But a senior staffer for a Republican on the judiciary committee told the Guardian that as long as Kavanaugh categorically denies the allegation, there is no way to overcome the “innocent until proven guilty” threshold and justify altering the vote.
The source acknowledged that adding a name and a face changed the calculus to a degree but said a number of Republicans feel there is not enough to investigate, with the accuser understandably forgetting details and with no corroborating witnesses.
Well, no, here is a witness, the third person in the room.
According to her account, she escaped when Kavanaugh’s Georgetown Preparatory School friend, Mark Judge, jumped on top of them, “sending all three tumbling”. She said she ran, locked herself in a bathroom, then fled the house.
Judge told the Weekly Standard he had “no recollection of any of the events described in today’s Post article or attributed to her letter”.
But who does it corroborate?
Procter & Gamble, the household products company, has applied to trademark acronyms common in textspeak including “LOL” and “WTF”.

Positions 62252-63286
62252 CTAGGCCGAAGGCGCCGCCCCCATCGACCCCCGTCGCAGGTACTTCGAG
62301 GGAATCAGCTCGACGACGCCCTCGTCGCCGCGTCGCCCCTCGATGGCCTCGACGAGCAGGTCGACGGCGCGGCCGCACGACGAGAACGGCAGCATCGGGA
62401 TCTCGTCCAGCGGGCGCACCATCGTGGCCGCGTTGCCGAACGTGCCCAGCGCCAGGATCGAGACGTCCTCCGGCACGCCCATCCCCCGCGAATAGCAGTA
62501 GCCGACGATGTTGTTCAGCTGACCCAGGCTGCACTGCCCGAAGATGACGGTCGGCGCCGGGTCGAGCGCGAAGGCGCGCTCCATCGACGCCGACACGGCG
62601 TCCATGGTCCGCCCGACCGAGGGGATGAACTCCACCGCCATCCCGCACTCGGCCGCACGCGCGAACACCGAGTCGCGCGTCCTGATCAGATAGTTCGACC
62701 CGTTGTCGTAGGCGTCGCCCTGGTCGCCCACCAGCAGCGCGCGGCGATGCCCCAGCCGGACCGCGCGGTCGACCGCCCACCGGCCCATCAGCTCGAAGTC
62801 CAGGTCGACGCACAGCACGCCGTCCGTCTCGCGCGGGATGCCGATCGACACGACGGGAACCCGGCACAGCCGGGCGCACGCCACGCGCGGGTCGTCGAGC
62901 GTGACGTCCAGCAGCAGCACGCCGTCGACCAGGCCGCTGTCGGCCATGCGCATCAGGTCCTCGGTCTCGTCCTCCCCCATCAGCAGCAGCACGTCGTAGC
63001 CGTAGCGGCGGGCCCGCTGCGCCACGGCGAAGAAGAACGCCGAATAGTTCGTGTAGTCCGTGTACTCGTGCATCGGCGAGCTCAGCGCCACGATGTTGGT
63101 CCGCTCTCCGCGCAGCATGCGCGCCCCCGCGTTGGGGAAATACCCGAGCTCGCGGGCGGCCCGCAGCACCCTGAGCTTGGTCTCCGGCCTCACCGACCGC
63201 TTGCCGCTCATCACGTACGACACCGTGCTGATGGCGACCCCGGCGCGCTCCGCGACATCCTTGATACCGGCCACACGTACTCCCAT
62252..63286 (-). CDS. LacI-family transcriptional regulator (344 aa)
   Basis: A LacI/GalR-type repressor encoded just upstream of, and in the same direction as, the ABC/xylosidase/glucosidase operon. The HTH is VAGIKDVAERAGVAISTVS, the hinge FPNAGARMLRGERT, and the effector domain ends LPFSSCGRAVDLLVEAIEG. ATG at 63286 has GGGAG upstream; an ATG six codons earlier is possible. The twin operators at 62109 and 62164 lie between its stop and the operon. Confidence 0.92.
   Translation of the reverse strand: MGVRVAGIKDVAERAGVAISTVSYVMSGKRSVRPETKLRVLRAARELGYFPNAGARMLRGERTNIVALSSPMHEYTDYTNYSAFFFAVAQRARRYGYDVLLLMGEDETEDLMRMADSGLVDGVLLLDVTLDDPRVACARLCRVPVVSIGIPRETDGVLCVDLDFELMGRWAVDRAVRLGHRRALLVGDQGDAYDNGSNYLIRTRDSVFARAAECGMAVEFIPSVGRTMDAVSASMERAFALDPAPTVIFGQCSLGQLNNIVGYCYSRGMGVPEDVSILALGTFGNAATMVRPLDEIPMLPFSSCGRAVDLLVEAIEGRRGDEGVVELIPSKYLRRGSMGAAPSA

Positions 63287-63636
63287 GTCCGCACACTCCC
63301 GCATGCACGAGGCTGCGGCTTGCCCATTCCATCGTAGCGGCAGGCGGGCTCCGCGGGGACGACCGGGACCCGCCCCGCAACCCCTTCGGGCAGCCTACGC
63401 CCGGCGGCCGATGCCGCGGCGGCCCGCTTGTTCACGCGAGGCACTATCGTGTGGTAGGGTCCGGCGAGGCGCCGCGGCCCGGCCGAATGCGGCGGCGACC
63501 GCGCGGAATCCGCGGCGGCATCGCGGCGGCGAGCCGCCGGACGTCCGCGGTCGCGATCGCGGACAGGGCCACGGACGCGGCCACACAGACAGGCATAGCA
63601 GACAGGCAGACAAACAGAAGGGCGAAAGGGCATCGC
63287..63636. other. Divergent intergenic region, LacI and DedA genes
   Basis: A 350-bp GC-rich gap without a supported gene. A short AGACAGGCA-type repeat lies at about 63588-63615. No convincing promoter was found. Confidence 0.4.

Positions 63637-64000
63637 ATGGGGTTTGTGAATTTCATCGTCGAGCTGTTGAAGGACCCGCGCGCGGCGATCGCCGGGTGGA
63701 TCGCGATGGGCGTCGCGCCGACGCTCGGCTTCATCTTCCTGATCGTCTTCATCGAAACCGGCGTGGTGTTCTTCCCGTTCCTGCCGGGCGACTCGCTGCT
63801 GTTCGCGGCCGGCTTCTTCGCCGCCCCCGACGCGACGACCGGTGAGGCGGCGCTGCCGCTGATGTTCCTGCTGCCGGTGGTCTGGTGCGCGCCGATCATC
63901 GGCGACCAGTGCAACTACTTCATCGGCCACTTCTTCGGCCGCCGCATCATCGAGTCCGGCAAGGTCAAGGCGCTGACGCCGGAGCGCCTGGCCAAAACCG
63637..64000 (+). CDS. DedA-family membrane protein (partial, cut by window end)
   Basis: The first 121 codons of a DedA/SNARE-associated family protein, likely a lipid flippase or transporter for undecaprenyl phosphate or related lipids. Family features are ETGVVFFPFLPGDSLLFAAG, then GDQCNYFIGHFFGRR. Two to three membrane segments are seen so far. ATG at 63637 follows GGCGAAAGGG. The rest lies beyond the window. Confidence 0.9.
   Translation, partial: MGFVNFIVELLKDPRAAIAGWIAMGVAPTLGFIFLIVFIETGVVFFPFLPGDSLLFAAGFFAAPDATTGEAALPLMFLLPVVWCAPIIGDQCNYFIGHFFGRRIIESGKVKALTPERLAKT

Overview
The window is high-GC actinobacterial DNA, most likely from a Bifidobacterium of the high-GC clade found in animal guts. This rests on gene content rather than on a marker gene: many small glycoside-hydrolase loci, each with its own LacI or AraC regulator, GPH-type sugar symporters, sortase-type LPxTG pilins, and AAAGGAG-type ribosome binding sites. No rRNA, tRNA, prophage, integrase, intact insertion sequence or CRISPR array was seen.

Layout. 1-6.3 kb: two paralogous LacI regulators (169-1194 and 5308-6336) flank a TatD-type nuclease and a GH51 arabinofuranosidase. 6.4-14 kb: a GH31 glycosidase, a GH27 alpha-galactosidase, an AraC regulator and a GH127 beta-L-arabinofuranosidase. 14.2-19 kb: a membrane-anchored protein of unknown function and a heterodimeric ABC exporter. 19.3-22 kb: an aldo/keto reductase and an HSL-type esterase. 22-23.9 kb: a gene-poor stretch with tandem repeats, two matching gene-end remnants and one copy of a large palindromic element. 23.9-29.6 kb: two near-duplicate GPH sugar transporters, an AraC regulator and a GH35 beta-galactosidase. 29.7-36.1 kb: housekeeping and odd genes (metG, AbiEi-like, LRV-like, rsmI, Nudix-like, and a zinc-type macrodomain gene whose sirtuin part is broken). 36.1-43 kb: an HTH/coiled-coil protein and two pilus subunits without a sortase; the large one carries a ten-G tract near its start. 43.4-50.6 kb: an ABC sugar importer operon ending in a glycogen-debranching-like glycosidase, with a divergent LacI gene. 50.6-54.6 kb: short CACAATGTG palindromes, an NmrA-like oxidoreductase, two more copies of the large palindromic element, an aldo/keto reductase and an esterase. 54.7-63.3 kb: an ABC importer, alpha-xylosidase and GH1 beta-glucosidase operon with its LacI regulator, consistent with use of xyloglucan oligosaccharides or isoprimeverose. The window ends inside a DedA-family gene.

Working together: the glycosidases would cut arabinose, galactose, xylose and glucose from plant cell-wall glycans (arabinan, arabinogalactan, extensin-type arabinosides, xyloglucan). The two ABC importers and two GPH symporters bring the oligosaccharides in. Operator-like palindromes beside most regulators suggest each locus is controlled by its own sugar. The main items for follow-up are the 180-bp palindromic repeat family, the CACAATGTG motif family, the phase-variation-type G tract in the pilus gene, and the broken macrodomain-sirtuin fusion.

If successful, the terms could be used to market products such as soap, detergents and air fresheners in order to attract younger consumers.
P&G registered the trademark applications with the US Patent and Trademark Office in April. The newly branded products would be sold alongside well known items such as Febreze, Fairy and Mr Clean.
Alongside LOL (laughing out loud) and WTF (what the fuck), other acronyms P&G has applied to trademark are NBD (no big deal) and FML (fuck my life).
The company’s applications have not yet been approved. According to Ad Age, the trademark office has requested clarification regarding the applications and P&G has until January to respond.
That “If” in “If successful.”
Not a hope in hell it will be.
Trademarks aren’t a first come, first served, you get to collect any interesting looking phrase. There’s got to be some connection with the product, even some origination story. As with patents, something that’s already in common use ain’t gonna make it.
Either that or we need to take some .50 calibres and deal with the patent and trademark office.
This is a political prosecution: